Painting over the Past: An Artist's Dilemma

Painting over the Past: An Artist's Dilemma

Not every painting finds its voice, and as an artist, it takes courage to admit that and start anew.

I recently shared a clip of me painting over one such canvas—an oil on canvas of a local scene that had failed to resonate with me


A Delicate Balance

Painting over an existing piece of art is never easy. The creative process is a delicate balance between self-expression and self-doubt. Each stroke, each colour choice, is a piece of your soul on display. But sometimes, a composition doesn't feel right, or the colors don't convey the intended emotion. In those moments, an artist must let go and begin again from scratch


palette knife & canvas


The Cathartic Feeling of Starting Again

I posted that clip not to shock, but to share the reality of an artist's journey. The response was interesting. Thousands of views and comments flooded in, but for me, it was a painting that didn't find its place in my heart, and I couldn't justify keeping it. After all, who will believe in something if I don't?… There is a cathartic and satisfying feeling in painting over something you are not happy with


Artist Chris Cyprus at work in his studio © 2023


If a painting doesn't immediately resonate with me, I don't believe in trying to rescue it. Although there are no rules in art, creative expression must surely come with a sense of contentment

check out the video on my youtube channel 👈


Self Doubt - The Killer of Creativity

We can only speculate about the reasons artists like Van Gogh painted over their works. From the past to the present, artists have grappled with self doubt, sometimes teetering on the edge of insanity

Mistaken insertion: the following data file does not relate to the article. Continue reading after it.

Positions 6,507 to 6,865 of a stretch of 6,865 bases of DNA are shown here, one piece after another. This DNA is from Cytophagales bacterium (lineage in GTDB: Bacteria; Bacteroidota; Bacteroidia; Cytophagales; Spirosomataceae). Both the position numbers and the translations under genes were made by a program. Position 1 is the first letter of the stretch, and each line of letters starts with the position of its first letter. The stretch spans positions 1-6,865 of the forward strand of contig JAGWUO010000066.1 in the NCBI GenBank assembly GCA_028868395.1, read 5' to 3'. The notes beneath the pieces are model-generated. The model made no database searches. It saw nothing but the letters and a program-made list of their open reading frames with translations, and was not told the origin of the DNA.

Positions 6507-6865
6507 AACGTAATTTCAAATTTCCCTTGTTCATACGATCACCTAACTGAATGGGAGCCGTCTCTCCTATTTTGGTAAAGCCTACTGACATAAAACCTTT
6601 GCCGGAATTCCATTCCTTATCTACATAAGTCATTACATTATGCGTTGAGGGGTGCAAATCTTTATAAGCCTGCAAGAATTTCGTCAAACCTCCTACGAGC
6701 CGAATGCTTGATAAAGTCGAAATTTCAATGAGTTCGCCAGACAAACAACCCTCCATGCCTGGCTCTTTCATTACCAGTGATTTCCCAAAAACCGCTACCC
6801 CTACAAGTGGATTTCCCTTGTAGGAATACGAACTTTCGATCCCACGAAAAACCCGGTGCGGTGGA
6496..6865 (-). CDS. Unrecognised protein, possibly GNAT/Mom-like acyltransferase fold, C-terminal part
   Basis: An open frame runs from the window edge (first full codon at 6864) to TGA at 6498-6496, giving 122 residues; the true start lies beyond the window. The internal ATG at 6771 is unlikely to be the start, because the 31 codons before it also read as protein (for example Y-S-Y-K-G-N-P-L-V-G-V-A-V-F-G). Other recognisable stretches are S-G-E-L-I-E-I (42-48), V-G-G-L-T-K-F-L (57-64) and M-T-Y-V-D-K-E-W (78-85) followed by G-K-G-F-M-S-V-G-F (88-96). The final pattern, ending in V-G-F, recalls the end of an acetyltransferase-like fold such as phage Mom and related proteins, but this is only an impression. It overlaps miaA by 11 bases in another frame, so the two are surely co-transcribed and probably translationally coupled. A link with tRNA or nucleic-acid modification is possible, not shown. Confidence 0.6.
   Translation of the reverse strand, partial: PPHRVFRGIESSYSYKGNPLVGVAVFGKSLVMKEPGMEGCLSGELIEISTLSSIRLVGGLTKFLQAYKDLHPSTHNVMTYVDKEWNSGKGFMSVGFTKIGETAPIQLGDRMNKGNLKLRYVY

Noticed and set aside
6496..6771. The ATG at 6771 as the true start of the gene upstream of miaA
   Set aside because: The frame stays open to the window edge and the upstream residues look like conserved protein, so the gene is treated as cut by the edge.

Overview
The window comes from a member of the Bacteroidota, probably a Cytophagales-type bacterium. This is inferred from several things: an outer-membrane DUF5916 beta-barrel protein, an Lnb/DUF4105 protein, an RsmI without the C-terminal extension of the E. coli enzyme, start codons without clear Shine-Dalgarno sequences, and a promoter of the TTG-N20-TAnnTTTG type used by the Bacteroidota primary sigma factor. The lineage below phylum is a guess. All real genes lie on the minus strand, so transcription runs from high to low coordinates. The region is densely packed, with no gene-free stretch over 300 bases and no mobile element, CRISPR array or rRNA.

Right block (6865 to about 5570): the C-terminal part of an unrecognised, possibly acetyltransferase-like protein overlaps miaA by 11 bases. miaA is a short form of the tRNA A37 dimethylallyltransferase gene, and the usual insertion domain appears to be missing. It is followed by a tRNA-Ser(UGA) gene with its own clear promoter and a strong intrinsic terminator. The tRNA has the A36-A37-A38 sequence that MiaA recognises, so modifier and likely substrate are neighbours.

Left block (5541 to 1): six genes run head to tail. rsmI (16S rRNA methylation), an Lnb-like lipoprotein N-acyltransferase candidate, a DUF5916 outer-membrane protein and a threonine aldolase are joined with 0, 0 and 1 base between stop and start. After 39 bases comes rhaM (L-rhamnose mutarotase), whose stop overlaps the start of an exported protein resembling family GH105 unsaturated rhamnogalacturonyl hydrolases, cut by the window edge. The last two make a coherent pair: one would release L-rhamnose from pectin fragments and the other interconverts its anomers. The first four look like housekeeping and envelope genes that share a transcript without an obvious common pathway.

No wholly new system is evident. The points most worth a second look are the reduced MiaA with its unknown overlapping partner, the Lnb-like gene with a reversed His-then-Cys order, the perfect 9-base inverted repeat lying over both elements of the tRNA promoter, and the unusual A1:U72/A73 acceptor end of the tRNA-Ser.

Chris Cyprus Artist @ Manchester Art Gallery

having a closer look at 'coming home from the mill' by LS Lowry @ Manchester Art Gallery


Recycle & Reuse

Many artists in their early careers had no money to buy new canvas. Painters regularly re-used their existing canvas to make way for new works, often turning them over and even painting on the reverse. Nothing was wasted. Artists could not afford to be sentimental about their paintings….


It is well known that Picasso regularly re-used old canvases, previously belonging to other artists, painting over them, using the old work to influence his new creations.... the famous 'la miséreuse accroupie' is a good example of this. The bent over outline of the figure following the lines of a previous artist's landscape image


The portrait of a woman: Picasso's La Miséreuse accroupie being scanned at the University of Ontario

Picasso's La Miséreuse accroupie being scanned at the University of Ontario


Uncovering Ghostly Images Of The Past

Art historians over recent years have uncovered underpaintings hidden beneath famous works, brought to light by modern mobile scanning techniques and expert analysis. Some masterpieces even reveal more than one underpainting—a subtle hint that self doubt and lack of money have been enduring companions for artists through the ages


In July 2022 Van Gogh’s ‘head of a peasant woman’ was found to contain a hidden image believed to be the first ever of Van Gogh’s self portrait series

National Galleries of Scotland conservator Lesley Stevenson with Head of a Peasant Woman and an X-ray image of the hidden self-portrait. Photo:©Neil Hanna

National Galleries of Scotland conservator Lesley Stevenson with 'Head of a Peasant Woman' and an X-ray image of the hidden self-portrait. Photo:©Neil Hanna


Why did Van Gogh choose to paint over 'head of a peasant woman?'

was it because he couldn’t afford new canvas, or simply because he wasn’t happy with the likeness staring back at him?

 Close up of Van Gogh eye at Gallery © Squarespace


The prospect of a new year gives me the the courage to paint over old compositions which fail to light my creative spark, and invite some brand new compositions into existence…




The next time you explore your favourite art gallery, take a moment to contemplate the multitude of hidden masterpieces lurking just beneath the visible surface, waiting to be discovered...


 Manchester Art Gallery 2023 © Dionne Cyprus


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